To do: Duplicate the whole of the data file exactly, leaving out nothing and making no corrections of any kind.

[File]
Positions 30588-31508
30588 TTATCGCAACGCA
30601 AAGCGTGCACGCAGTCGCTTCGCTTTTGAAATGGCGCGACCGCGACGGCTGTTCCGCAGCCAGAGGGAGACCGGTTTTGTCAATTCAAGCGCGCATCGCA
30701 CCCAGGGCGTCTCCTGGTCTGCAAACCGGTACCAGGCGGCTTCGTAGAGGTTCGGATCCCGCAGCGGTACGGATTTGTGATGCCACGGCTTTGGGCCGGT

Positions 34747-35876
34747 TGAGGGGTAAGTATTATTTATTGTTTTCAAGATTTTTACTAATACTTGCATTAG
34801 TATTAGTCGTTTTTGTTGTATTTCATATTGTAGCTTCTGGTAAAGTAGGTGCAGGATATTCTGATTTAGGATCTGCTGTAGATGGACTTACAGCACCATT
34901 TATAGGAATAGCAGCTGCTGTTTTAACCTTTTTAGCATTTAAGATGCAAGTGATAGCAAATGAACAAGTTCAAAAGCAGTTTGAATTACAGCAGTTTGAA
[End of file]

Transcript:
Positions 30588-31508
30588 TTATCGCAACGCA
30601 AAGCGTGCACGCAGTCGCTTCGCTTTTGAAATGGCGCGACCGCGACGGCTGTTCCGCAGCCAGAGGGAGACCGGTTTTGTCAATTCAAGCGCGCATCGCA
30701 CCCAGGGCGTCTCCTGGTCTGCAAACCGGTACCAGGCGGCTTCGTAGAGGTTCGGATCCCGCAGCGGTACGGATTTGTGATGCCACGGCTTTGGGCCGGT

Positions 34747-35876
34747 TGAGGGGTAAGTATTATTTATTGTTTTCAAGATTTTTACTAATACTTGCATTAG
34801 TATTAGTCGTTTTTGTTGTATTTCATATTGTAGCTTCTGGTAAAGTAGGTGCAGGATATTCTGATTTAGGATCTGCTGTAGATGGACTTACAGCACCATT
34901 TATAGGAATAGCAGCTGCTGTTTTAACCTTTTTAGCATTTAAGATGCAAGTGATAGCAAATGAACAAGTTCAAAAGCAGTTTGAATTACAGCAGTTTGAA